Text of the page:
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Three years after Brexit, there are signs of improvement in the German-British economic relationship for the first time: One in three companies (33 percent) expects sales to grow in the current year 2023. In the medium term, in five years' time, almost half of the companies (48 percent) even expect growth.

2022 was also the first year in six years in which imports and exports between Germany and the UK increased again. Foreign direct investment in the respective other country had already risen again for the first time in 2021. Nevertheless, 2022 was still a year of transition, with more companies reporting declines in sales than increases. The reason for this is Brexit, which is still present three years after implementation.

These are the core findings of the "German British Business Outlook 2023". The survey has been conducted by KPMG AG Wirtschaftsprüfungsgesellschaft and the British Chamber of Commerce in Germany (BCCG) for the fifth time and focuses on the business expectations of German and British companies.

Declines in sales and earnings still predominate in 2022

While 29 percent of the companies surveyed by KPMG and the BCCG were able to increase their sales in 2022, 35 percent reported declines. The picture is even clearer for after-tax profits: 36 percent of companies report declines in earnings, while only 22 percent report an increase.

Brexit effects still noticeable - but significantly mitigated compared to previous years

Even three years after the implementation of Brexit, the economic challenges are still present: Every second company surveyed (51 percent) complains of a deterioration in the situation since February 2020; 14 percent, on the other hand, see an improvement.  However, the greatest burdens caused by Brexit have been significantly reduced compared to the previous year: 26 percent (previous year: 46 percent) now still complain about increased administrative expenses, 15 percent (previous year: 43 percent) about increased wage costs and 10 percent (previous year: 36 percent) about higher customs duties.

Sentiment continues to improve over time. For 2023, one in three companies already expects an increase in sales and only one in four a decrease. Expectations for the next five years are even more optimistic: 48 percent of companies expect their sales to improve, while only 18 percent anticipate a decline.

Growth opportunities and location advantages of the United Kingdom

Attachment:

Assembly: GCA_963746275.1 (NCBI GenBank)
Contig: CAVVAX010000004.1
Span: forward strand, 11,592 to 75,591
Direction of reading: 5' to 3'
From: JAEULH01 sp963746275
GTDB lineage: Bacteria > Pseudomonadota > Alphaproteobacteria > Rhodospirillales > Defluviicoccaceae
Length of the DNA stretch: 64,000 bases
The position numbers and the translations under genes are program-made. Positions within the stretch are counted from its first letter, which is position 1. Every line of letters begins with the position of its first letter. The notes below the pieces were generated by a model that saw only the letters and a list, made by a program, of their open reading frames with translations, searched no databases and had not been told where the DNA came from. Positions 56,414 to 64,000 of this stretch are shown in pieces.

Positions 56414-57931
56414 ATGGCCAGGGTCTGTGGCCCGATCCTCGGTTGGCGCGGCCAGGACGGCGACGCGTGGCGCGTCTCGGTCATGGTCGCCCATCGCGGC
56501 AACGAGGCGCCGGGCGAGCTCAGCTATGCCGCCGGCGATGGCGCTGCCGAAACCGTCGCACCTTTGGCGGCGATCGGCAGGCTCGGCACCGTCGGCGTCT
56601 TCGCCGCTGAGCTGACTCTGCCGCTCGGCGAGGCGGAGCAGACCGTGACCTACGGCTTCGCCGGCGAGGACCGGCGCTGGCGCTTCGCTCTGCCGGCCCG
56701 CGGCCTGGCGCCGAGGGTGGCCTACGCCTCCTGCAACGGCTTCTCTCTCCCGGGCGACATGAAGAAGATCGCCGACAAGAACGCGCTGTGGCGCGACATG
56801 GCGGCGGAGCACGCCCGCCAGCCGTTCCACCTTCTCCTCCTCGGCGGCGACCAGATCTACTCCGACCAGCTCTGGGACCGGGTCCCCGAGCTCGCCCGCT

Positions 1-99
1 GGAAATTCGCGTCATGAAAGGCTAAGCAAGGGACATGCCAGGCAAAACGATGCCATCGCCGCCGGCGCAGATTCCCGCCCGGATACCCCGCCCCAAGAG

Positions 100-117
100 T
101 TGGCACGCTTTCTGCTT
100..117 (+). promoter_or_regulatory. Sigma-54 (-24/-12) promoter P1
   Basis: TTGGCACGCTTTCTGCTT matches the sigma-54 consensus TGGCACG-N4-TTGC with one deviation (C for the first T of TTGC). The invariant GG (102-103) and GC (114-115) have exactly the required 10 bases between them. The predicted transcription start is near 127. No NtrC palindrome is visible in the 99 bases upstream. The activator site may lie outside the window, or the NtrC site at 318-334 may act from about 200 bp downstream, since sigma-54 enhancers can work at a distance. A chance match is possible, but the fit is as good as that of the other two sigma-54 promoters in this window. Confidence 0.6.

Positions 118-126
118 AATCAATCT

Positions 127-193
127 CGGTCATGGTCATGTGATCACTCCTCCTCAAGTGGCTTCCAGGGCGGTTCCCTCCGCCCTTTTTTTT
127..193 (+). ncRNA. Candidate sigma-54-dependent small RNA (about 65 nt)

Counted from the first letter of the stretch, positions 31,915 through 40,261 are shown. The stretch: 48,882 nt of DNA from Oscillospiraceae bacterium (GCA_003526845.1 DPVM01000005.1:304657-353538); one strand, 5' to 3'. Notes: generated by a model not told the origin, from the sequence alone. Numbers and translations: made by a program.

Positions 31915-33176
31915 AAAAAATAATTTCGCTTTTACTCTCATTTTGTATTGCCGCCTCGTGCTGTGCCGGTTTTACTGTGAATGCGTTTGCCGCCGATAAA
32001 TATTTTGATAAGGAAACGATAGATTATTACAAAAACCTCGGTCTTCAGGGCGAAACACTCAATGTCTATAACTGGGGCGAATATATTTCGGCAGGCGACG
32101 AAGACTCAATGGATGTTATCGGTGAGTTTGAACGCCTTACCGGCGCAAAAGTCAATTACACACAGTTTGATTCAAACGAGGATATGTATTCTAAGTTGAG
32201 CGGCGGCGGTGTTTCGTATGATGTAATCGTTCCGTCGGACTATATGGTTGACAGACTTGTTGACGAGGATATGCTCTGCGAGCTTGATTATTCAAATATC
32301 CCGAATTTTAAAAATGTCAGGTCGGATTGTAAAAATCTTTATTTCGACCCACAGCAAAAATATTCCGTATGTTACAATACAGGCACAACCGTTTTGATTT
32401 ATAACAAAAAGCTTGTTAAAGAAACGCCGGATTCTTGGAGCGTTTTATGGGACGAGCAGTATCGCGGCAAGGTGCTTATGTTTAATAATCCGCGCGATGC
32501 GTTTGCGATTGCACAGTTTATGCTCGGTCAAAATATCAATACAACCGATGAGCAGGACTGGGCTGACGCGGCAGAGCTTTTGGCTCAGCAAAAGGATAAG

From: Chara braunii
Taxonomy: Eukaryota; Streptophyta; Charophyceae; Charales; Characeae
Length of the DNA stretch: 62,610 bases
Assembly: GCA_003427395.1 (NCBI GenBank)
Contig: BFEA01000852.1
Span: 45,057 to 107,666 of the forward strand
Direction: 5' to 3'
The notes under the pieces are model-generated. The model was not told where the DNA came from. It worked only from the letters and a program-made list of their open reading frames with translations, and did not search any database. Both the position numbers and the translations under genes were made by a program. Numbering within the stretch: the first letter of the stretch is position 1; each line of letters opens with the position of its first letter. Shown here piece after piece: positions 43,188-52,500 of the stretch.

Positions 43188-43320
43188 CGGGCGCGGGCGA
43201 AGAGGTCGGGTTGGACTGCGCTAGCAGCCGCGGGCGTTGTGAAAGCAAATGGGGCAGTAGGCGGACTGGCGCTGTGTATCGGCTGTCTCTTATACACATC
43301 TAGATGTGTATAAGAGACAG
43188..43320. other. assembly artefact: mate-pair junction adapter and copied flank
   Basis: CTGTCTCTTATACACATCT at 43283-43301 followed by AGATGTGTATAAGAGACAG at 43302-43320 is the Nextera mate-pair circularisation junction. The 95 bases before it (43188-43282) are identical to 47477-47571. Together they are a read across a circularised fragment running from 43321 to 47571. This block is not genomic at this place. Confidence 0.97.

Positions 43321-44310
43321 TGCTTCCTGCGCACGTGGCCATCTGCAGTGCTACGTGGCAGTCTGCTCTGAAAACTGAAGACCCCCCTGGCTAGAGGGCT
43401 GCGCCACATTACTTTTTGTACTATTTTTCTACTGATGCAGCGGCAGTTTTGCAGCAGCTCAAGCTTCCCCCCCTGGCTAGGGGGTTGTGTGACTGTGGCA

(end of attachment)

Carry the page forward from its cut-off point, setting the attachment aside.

Compared with Germany, the United Kingdom is described by around a quarter of respondents as more business-friendly (26 percent) and less regulated (25 percent). Around one in ten companies also praised the lower level of bureaucracy, investment incentives such as subsidies or grants, and simple and faster approval procedures for investments.

Growth opportunities in the UK market are seen as the greatest business opportunity (45 percent). The opportunity to tap into new markets through partnerships with companies in emerging sectors (e.g., renewable energies, batteries, digitization or cloud) or with startups is another plus for 29 percent and 12 percent of respondents, respectively.

Focus on digitization and ESG

The megatrends of digitization and ESG are the preferred areas for cooperation between German and British businesses. Just under a third of respondents named joint research and development in science and technology as another important area of cooperation.

The strategic future topics of energy supply and defense are also mentioned as possible areas of cooperation. "Brexit or not, what counts in the end is friendship and shared values," emphasizes BCCG President Michael Schmidt in this regard. "Putin's brutal attack on Ukraine has acted like a catalyst for Europe and certainly also for the relationship with the United Kingdom. The energy and armaments sectors of the economy thus advanced much faster than expected."

Investments still restrained

Smaller investments of up to five million euros are planned over the next three years by 33 percent of the companies surveyed, more than twice as many as in 2021 (16 percent). However, no really significant investments of more than EUR 250 million are planned by any of the companies surveyed in the UK over the next three years - and even medium-sized investments of between five and 100 million euros are planned by only one in ten companies.

King Charles III as a promoter of bilateral relations?

The German British Business Outlook also shows that King Charles III is a beacon of hope for the respondents. More than half of the companies surveyed (54 percent) expressed the wish that he would work to bring the Kingdom closer to the EU. More than a third hope that he will promote cooperation with Germany in particular. And more than one in four companies hopes he will promote ESG issues - an area particularly close to the king's heart.


KPMG and the British Chamber of Commerce in Germany (BCCG) surveyed both German subsidiaries headquartered in the UK and British subsidiaries headquartered in Germany for the survey. A total of 136 companies (69 in the previous year) took part in the survey. This was conducted between April 11 and April 28, 2023. 86 percent of the companies surveyed are headquartered in Germany, 14 percent in the UK. Of the companies headquartered in Germany, 44 percent have been active in the UK for more than two decades.

Watch now: The UK at the KPMG International Business Summit 2022

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